National Academies to Host Seminar on Science Communication

Readers in the DC area will definitely want to check out the upcoming event on June 23 at the National Academies. Details are posted below. I hope to be able to attend and to report back on some collected remarks.

It will be interesting to compare the thoughts of the assembled practitioners with the conclusions from the article we published last week at Nature Biotechnology, which synthesized relevant research in the fields of science communication, ethics, and policy and highlighted eight key recommendations.
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The National Academies Presents: An Educational Event on Science Communication

The National Academies is holding an educational event on innovative strategies for communicating science. The event is intended for scientists, practitioners, students and educators looking for new ways to reach audiences and effectively communicate scientific issues to the public. Speakers include Shawn Otto, CEO of Science Debate 2008; Phil Plait, President of the James Randi Education Foundation; and Jerry Zucker, Director of Ghost and Airplane! and Vice-Chair the Science & Entertainment Exchange.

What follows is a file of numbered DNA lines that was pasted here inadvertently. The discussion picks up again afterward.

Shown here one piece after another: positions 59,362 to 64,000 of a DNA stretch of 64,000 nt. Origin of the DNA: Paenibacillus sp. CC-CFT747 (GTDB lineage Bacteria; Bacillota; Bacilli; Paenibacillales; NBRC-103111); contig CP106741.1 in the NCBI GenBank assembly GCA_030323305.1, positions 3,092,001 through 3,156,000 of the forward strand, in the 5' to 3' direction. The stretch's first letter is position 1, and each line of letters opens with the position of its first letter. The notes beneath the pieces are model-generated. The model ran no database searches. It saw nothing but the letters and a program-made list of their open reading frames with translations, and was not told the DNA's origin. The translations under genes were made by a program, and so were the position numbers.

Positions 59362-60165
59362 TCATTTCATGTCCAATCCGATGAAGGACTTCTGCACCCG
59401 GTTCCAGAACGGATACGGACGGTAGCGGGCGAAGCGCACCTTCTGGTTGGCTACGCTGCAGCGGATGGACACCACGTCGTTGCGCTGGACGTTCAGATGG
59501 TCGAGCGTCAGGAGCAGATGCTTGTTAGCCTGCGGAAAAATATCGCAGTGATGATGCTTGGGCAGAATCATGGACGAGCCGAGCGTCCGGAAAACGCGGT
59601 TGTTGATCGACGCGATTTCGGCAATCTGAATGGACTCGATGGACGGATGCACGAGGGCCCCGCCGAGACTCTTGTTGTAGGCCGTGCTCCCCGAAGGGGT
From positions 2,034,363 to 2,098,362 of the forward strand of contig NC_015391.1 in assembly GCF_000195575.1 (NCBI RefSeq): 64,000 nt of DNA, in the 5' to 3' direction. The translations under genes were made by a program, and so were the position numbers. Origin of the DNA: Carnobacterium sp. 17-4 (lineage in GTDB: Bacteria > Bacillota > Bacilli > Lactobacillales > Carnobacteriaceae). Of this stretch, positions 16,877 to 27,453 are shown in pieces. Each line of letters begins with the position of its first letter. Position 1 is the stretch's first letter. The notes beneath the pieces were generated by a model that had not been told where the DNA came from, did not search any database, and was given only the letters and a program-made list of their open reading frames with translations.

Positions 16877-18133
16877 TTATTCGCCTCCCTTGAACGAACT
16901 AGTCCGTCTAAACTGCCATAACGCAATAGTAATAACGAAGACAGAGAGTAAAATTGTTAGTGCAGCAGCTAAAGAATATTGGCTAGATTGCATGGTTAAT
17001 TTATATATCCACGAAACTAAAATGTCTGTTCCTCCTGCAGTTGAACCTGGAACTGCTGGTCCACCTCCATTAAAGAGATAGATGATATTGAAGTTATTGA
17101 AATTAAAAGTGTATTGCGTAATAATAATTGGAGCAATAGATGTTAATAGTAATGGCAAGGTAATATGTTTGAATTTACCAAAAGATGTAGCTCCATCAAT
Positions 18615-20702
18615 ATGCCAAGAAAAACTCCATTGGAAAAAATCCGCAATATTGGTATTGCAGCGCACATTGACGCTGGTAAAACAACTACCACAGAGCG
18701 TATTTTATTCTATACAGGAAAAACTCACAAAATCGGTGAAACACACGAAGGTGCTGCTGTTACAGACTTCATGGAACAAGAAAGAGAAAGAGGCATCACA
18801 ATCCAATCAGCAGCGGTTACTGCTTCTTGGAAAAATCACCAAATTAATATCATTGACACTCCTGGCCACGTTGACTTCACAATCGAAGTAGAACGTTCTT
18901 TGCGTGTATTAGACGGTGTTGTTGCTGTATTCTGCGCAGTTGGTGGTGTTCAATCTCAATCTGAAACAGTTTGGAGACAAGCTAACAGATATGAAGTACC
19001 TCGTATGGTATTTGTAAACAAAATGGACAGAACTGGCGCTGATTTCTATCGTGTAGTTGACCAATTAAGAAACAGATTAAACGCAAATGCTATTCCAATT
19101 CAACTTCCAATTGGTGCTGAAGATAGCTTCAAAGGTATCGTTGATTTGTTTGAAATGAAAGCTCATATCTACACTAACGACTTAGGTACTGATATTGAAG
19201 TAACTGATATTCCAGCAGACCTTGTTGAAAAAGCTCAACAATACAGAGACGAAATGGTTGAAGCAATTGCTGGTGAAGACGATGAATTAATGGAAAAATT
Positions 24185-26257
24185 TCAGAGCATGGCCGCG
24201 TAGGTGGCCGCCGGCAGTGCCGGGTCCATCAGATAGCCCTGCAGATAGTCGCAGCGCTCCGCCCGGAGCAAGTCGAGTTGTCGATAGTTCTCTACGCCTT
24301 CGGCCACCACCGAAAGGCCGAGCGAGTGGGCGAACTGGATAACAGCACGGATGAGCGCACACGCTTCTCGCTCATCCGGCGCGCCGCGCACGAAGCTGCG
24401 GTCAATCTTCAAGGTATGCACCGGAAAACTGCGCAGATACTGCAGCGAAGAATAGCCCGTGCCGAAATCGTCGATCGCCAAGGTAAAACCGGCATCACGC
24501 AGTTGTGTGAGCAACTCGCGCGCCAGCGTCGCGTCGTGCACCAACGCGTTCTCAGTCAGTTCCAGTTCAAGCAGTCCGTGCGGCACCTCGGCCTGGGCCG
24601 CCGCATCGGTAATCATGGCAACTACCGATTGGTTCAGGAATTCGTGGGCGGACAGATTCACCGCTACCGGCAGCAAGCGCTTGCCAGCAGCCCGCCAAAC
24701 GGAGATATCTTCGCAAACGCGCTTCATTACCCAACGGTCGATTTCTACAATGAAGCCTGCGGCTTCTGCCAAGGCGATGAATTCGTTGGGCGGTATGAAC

NOTE: This event is free and open to the public. An RSVP is required for each individual session. Please contact Olive Schwarzschild, oschwarz@nas.edu

Tuesday, JUNE 23, 2009

The National Academies
500 Fifth Street, N.W.
Keck 100
Washington, DC

Session 1 - 10:00 AM - 11:30 AM

Science for All Seasons: Communicating Science to Diverse Audiences